“My new life with Phil and Gay Courter seemed too good to be true. I had my own room and could have slumber parties. There were no locks on the cabinets or refrigerator. I always had someone to help me with my homework, and they were interested in whatever was happening in my life. I worried that one day they would discover I wasn’t perfect and would send me back. To speed the process, I found ways to make my new parents quarrel with each other, and lied indiscriminately to keep them guessing. I tried pushing every button they had. I was admonished, but they did not reject me.”
This part of my speech always gets resounding applause—not for me but for my adoptive parents. I’ve told my story many times, and still the shame of my antics never fades. It’s all part of my life. I don’t like thinking of a time when I was cruel or withholding to someone who was trying to love me—especially after having been on the other side of the equation while I was growing up. But my honest admissions illustrate a crucial point for me. I had no blueprint for healthy relationships; I had no maps or role models. I had to learn on my own that love means forgiveness at many levels.
“I began to trust in baby steps. When I felt accepted no matter what I did, I started to attach. That attachment led to love.”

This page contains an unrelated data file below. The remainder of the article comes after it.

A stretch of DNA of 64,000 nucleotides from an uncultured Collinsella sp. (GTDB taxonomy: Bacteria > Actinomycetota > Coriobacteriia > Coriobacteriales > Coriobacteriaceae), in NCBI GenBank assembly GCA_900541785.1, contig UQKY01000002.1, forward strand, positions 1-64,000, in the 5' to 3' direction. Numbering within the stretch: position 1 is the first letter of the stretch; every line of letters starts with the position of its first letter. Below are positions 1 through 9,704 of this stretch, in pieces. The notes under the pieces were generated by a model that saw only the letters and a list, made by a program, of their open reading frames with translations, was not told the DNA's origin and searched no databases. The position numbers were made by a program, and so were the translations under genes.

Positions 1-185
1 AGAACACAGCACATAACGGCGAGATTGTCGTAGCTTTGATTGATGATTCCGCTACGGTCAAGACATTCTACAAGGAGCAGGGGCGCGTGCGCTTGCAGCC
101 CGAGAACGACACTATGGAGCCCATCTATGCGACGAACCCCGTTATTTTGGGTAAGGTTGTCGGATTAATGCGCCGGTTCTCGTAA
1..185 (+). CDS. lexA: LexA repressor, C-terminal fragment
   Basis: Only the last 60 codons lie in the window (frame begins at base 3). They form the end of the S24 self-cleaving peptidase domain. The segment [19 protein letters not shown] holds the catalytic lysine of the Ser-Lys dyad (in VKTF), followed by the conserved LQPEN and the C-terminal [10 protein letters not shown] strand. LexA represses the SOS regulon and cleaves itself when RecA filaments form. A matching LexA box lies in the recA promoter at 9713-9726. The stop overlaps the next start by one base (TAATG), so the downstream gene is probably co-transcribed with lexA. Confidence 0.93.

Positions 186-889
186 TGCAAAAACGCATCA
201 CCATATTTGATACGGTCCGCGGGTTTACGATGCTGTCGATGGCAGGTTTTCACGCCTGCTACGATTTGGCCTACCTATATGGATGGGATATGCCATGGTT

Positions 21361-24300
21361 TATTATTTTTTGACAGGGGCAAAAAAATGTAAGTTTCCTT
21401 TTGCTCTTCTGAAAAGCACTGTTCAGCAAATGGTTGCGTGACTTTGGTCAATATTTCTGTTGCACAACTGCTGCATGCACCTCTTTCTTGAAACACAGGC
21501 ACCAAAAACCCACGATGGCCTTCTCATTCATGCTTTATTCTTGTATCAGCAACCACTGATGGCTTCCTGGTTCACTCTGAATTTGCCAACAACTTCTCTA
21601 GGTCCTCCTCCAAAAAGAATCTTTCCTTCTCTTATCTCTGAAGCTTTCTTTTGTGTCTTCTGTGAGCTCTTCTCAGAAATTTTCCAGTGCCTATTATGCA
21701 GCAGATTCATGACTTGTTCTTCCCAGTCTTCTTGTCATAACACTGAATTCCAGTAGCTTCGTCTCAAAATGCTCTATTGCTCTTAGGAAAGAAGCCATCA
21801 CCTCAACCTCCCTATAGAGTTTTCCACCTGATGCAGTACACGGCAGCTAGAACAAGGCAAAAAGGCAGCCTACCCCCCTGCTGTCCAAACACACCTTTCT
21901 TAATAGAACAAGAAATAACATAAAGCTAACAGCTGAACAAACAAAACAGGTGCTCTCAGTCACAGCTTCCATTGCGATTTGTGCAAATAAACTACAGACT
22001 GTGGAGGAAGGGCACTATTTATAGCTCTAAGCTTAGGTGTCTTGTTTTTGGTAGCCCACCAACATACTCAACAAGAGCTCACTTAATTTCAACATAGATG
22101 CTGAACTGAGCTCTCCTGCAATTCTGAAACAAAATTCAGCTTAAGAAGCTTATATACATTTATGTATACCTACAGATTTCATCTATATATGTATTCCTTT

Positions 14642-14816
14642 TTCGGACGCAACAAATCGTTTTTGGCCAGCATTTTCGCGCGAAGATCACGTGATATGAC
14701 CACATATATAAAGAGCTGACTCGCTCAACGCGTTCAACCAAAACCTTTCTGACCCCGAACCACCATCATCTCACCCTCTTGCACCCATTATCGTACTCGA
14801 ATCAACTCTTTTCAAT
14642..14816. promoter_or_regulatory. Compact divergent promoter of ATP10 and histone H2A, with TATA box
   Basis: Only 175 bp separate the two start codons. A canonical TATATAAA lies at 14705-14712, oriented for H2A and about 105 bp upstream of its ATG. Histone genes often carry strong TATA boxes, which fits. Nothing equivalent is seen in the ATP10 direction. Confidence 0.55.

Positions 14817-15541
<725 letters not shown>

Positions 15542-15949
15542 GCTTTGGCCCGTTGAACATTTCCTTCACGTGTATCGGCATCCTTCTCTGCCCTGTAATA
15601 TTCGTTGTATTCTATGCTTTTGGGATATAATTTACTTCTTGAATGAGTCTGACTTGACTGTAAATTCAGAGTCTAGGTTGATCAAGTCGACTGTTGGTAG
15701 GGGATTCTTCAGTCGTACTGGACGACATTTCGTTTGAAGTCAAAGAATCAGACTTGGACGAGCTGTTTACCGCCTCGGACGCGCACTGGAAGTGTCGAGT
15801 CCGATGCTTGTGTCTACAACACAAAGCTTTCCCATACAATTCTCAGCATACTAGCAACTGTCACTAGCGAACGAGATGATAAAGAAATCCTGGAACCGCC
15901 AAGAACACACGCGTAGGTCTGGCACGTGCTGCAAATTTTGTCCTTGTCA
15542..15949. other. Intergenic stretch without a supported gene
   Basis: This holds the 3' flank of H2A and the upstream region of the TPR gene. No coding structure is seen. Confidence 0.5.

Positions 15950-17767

I had been giving different versions of this speech since I was fourteen, but on this occasion my memorized patter sounded hollow. I wondered if anyone sensed that I felt as though I was standing on a precipice with a few pebbles of loose gravel beginning to fall with faint pings down into a valley so deep that I had no idea where they were landing. I have been to the edge many times before—not knowing if I would finally return home to my mother or be shuffled to yet another temporary home run by people who were paid to house and feed me. This time, it was the summer after my senior year of high school, and I was about to voluntarily leave my first real sanctuary for college. All my friends were more than ready to get out from parental control, but my adoptive home was my first real refuge, and I hadn’t really been there that long.